In his book, STUFF Good Players Should Know, the late great Coach Dick Devenzio explains an acronym called LONHOBIRS, which is a reference point for the types of good shots every shooter and scorer on offense should aim to take.

It means to get Layups Or (open looks with) No Hands (in your face), OBalance and In Rhythm Shots.

In simpler terms, get layups or get open shots that feel as easy as layups.

Kyle Korver, for example, makes his layups about 64% of the time, and he makes his outside shots about 50% of the time. That’s not much of a difference considering most of those outside shots result in 3 points for his team.

kyle korver shooting stats lonhobirsOf course shooting more layups would be ideal for him, but that’s not his strongest skill set and that’s not what his team needs him to do either. The point is he shoots a ridiculously high percentage all-around because he remains patient, works within his team’s offensive sets and when he gets his LONHOBIRS, he makes them at a higher caliber than any other player in the league, including Steph Curry, who is more of a volume shooter.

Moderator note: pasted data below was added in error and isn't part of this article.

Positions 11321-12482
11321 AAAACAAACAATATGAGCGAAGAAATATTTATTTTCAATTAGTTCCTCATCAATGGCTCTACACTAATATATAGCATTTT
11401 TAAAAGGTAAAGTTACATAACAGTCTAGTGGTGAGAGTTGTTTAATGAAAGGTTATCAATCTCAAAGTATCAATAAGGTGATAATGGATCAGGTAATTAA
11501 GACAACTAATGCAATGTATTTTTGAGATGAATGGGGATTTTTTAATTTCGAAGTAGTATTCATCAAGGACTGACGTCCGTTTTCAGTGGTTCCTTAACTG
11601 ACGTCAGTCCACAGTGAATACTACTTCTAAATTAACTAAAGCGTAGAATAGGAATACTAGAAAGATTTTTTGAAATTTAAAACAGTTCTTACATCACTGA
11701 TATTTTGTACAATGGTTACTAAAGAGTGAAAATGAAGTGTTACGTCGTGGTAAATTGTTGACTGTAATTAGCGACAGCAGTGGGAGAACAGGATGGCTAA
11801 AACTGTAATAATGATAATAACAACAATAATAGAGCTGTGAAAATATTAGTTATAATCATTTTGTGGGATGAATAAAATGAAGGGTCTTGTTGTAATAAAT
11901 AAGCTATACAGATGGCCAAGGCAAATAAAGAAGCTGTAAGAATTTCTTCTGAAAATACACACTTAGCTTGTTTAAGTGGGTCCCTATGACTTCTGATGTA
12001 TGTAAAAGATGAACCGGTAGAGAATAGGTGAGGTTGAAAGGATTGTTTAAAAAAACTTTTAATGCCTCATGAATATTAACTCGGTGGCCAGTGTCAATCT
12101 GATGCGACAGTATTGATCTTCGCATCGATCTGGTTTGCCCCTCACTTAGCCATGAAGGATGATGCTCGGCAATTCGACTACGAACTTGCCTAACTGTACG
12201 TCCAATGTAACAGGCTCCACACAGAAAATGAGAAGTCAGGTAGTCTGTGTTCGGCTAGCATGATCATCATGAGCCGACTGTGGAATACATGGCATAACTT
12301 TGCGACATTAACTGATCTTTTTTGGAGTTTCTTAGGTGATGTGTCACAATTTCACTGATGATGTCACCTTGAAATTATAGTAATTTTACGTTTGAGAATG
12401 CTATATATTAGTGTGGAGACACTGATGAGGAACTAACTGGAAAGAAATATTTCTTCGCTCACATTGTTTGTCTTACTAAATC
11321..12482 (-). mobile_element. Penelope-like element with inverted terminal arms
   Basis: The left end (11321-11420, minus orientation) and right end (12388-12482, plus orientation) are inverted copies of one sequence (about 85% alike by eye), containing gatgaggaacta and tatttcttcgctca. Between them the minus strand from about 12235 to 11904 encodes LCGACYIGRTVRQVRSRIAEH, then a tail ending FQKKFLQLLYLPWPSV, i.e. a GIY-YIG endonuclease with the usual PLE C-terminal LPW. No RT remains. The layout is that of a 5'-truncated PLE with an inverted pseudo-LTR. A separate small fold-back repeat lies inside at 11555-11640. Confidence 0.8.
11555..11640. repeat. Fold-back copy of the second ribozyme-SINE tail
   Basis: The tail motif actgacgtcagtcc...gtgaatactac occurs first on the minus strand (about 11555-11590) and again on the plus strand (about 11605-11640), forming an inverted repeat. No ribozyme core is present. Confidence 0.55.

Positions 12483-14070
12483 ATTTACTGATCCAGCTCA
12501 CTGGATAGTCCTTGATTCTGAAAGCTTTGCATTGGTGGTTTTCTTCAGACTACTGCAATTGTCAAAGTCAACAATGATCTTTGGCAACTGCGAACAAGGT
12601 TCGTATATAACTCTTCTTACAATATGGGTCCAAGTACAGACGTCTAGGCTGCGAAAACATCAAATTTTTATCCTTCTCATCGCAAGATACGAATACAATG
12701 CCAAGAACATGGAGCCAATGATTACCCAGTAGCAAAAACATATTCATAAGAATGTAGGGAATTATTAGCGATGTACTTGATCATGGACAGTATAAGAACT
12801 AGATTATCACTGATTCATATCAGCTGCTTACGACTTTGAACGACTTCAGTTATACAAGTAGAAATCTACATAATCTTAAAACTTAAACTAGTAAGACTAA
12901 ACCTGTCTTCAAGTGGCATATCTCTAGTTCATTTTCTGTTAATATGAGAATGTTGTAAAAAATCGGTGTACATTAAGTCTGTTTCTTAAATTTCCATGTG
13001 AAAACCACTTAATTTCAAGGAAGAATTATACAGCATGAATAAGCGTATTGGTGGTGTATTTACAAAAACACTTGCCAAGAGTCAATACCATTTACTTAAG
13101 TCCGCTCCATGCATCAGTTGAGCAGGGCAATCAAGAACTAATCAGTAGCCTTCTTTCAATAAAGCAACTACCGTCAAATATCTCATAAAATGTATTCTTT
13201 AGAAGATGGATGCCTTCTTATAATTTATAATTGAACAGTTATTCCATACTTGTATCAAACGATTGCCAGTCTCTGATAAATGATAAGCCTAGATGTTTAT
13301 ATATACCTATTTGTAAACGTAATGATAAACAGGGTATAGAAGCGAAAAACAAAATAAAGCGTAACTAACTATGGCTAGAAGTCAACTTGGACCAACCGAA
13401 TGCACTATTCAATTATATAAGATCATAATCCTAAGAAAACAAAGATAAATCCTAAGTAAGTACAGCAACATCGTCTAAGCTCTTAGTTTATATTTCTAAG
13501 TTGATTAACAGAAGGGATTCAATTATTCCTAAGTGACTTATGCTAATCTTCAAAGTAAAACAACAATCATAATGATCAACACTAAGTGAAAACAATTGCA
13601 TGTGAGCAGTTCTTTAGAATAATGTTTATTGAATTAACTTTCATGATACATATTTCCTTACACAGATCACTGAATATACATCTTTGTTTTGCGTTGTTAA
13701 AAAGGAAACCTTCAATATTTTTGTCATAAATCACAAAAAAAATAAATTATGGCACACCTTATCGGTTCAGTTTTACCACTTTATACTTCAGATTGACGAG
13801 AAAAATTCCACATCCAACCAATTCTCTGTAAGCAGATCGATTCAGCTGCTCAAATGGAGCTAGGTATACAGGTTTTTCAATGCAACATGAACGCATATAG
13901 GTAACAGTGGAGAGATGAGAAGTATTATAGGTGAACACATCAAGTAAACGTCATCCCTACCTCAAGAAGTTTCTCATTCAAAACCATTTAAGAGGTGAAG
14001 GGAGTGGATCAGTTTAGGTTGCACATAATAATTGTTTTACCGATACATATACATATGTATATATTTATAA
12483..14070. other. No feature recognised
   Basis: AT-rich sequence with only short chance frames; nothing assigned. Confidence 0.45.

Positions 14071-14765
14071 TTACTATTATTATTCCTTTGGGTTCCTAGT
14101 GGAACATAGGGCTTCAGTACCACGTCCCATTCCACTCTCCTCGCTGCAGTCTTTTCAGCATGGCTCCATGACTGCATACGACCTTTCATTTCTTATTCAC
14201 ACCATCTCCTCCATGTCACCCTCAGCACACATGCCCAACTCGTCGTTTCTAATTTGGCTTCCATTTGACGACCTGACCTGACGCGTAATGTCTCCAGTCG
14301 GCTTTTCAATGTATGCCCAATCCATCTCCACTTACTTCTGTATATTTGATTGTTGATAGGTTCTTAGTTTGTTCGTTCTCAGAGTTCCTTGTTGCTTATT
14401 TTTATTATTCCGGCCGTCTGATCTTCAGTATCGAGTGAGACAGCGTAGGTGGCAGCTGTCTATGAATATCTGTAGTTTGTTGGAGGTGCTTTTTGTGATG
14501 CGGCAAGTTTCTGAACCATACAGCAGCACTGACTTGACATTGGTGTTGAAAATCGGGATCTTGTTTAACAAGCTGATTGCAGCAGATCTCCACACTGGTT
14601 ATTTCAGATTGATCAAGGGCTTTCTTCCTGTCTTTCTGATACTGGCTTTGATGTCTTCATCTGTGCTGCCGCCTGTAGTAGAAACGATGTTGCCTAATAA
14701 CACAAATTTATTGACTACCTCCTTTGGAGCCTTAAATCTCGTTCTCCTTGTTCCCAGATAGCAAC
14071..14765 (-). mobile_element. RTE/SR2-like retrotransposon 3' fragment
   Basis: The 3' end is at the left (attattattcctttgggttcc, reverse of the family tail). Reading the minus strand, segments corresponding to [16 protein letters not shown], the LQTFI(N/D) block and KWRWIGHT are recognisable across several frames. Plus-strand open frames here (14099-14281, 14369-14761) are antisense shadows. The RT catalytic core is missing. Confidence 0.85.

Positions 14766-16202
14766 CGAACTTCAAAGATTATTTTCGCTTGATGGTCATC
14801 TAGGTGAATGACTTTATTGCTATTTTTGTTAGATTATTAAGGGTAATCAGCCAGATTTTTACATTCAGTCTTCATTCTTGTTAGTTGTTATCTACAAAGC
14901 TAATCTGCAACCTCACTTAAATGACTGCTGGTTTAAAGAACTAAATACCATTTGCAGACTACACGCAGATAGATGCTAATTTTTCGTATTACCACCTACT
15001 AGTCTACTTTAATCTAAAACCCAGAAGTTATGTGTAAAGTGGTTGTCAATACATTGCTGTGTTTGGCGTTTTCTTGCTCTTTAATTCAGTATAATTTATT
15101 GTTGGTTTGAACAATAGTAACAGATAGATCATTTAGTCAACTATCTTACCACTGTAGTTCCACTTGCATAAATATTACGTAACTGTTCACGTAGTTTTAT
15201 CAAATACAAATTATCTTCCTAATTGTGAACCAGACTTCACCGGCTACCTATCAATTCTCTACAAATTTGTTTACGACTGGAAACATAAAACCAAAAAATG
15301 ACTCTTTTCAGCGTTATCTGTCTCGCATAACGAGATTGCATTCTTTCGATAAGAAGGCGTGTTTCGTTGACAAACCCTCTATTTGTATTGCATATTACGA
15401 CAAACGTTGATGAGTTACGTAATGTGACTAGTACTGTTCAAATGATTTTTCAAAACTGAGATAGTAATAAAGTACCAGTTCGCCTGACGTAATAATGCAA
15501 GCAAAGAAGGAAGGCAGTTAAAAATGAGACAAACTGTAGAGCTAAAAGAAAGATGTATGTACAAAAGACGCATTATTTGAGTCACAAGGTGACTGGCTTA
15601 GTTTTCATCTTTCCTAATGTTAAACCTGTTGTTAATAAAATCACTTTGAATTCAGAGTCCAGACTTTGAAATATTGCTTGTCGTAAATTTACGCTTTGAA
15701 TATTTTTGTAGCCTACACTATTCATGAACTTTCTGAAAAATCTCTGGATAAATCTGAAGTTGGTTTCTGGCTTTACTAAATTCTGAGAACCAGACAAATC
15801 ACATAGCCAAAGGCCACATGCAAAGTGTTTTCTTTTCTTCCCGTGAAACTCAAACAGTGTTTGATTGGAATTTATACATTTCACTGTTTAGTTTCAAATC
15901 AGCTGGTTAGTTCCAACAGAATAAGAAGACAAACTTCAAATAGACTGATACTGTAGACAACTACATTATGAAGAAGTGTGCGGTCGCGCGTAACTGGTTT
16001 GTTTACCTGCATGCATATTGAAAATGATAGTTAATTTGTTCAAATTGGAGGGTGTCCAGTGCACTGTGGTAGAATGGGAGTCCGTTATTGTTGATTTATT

Speaking of Steph Curry, the Warriors just decimated the idea of ‘live by the jump shot, die by the jump shot’ theory which has proved right over decades of NBA basketball. For Steph Curry and Klay Thompson, LONHOBIRS takes on a whole new meaning because to them, it doesn’t matter whether you put a hand up in their face or you don’t. It doesn’t matter if they’re in balance and in-rhythm at every shot attempt: they emulate these game-speed / high-difficulty shots enough in practice, that they’re just as relatively easy to make.

steph curry lonhobirs shot chartFor the rest of us, however, we’re wiser to remain far away from consistently taking the types of shots  Steph Curry and Klay Thompson take and make. If you feel you work on them hard enough so that the difficulty of easy or hard shots feels the same, earn your coach’s permission to take those shots more often.